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Re: Jurassic Park 4 - new dinosaur, no feathers (saved from truncation)



From: Ben Creisler
bcreisler@gmail.com


This "science-be-damned" approach brings to mind the Owenesque
quadrupedal carnivorous dinosaur in Hammer Films' 1971
cavemen-lived-with-dinosaurs schlock epic When Dinosaurs Ruled the
Earth.

The movie's producer Aida Young reportedly thought bipedal theropods
with small forelimbs looked sexually effeminate and nixed a
Tyrannosaurus. The filmmakers substituted a totally invented--and
fairly clumsy-looking-- quadrupedal giant meat-eating dinosaur.


At least the Jurassic Park franchise has proved that bipedal theropods
with small forelimbs can be scary! Now to prove that feathered
theropods look scarier than naked ones...



http://public.wsu.edu/~delahoyd/wdrte.html

photos
http://monsterkidclassichorrorforum.yuku.com/topic/32232#.UWRFM5PvtcQ

On Tue, Apr 9, 2013 at 9:23 AM,  <quailspg@frii.com> wrote:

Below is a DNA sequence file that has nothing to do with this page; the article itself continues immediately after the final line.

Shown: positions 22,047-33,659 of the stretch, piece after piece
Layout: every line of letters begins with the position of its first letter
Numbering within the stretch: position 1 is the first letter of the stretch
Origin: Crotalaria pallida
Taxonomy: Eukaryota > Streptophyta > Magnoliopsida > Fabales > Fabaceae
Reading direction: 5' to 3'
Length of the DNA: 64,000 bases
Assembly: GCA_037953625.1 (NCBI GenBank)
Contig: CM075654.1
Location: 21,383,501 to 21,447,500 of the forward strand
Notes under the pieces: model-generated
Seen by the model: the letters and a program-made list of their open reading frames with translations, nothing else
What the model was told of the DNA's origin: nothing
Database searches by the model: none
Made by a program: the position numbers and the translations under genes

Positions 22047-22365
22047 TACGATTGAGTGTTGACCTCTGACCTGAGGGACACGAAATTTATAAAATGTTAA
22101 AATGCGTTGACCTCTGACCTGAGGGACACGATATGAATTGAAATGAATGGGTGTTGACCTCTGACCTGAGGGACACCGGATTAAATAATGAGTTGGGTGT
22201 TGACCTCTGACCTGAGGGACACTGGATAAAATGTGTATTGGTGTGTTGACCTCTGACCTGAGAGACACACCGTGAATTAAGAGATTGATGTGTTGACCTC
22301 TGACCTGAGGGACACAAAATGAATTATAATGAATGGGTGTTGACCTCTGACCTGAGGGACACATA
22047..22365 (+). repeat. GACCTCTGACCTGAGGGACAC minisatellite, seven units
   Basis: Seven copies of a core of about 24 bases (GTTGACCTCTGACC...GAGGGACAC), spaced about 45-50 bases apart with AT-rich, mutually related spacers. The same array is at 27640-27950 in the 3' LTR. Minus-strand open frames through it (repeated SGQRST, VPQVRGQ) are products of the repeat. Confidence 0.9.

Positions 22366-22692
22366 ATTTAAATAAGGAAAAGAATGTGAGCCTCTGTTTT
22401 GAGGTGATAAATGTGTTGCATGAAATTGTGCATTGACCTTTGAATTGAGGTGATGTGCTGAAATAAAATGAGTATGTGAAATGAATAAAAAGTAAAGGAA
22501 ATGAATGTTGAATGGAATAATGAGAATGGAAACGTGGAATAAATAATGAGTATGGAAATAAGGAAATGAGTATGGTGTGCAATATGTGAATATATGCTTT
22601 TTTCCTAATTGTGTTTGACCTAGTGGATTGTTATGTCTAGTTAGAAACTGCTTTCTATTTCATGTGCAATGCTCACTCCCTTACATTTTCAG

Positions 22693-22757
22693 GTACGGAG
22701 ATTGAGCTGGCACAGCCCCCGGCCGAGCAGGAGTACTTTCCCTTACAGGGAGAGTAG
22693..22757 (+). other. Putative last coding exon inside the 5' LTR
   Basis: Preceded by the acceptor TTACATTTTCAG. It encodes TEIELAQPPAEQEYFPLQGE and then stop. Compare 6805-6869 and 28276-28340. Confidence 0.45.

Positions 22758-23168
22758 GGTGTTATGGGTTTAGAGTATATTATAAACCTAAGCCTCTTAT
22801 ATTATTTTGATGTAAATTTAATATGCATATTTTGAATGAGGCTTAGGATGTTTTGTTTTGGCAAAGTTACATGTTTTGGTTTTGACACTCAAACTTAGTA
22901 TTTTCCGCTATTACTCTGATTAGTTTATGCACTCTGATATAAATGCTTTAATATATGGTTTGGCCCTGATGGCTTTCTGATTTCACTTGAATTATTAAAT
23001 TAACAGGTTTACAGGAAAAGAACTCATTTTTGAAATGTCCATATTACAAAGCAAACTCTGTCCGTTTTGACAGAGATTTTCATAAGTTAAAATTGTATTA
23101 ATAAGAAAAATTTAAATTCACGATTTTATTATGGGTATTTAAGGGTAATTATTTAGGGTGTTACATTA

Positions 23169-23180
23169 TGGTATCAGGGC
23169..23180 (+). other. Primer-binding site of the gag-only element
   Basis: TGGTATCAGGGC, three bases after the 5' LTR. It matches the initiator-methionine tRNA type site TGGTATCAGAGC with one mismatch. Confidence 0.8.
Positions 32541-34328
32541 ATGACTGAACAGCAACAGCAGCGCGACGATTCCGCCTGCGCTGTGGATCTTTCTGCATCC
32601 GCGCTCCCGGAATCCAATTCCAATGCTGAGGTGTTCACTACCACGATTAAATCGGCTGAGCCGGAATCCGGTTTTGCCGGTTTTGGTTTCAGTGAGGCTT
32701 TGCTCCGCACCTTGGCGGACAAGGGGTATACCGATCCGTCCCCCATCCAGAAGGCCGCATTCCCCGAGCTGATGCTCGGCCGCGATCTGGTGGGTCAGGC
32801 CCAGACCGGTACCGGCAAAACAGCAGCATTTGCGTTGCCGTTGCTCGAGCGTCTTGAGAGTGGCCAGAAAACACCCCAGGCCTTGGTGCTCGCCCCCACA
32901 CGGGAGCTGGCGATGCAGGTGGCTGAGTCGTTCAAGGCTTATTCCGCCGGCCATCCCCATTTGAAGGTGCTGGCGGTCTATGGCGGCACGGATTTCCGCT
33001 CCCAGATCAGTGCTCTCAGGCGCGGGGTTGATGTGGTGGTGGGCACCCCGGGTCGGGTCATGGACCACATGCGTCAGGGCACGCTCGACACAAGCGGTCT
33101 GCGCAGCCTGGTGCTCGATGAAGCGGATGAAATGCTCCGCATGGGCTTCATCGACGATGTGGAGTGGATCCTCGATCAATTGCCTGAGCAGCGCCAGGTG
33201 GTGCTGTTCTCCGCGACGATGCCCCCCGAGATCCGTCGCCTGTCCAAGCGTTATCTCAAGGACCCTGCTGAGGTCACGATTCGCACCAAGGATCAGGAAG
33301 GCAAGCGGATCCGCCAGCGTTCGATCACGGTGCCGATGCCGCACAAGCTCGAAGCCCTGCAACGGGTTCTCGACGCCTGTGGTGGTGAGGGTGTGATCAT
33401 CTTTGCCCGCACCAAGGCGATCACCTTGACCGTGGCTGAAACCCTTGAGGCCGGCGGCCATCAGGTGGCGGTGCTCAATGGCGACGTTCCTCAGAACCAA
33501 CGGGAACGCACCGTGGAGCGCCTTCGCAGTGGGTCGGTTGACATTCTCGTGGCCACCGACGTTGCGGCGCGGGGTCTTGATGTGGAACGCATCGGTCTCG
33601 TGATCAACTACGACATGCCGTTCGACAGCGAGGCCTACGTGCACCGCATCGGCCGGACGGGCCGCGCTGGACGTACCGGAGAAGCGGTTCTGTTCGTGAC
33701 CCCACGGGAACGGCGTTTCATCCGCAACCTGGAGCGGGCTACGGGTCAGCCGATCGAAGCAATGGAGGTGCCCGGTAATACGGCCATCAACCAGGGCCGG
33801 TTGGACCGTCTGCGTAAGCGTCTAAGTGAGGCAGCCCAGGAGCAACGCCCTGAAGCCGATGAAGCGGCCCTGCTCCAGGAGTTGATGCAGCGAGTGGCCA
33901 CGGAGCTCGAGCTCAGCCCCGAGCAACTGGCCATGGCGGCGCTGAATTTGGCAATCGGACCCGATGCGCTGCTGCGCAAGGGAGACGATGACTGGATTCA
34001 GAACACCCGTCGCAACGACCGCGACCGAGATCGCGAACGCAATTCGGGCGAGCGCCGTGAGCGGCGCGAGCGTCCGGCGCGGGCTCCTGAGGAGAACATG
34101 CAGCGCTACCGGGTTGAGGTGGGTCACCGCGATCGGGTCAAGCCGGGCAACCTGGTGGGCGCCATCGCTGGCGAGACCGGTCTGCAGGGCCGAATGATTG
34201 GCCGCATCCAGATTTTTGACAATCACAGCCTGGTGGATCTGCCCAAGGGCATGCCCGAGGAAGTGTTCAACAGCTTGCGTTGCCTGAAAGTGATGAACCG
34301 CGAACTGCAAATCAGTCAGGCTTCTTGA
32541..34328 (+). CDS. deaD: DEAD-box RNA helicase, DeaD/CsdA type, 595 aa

> Just in case it was truncated for other folks --
> David Orr wrote:
>
>
> Yes absolutely. I ran down a plausible, meaningful scenario for feathered
> dinos here -
> http://chasmosaurs.blogspot.com/2013/03/jurassic-park-4-lost-cause.html
>
> I'm sure it could work, and believe there could be a way JP4 could be as
> meaningful to this time as the original was in the early 90s.
>
> David
>
> On Apr 9, 2013 10:56 AM, <quailspg@frii.com> wrote:
>
>> Rick wrote:
>
>
>>> Maybe it's because the first 3 movies didn't have feathered dinosaurs,
>>> and
>>> the the in-universe twist that's driven all the movies is that they used
>>> frog DNA to fill out the missing pieces. Weak, perhaps, but maybe they
>>> thought it was a better choice than just suddenly having a feathered
>>> dino.
>
>
>
>> You would think that some *creative*, if not *scientific*, explanation
>> could be cooked up for the sudden appearance of feathers for an
>> audience-friendly Jurassic Park re-boot.
>
>
>> -- Donna Braginetz
>
>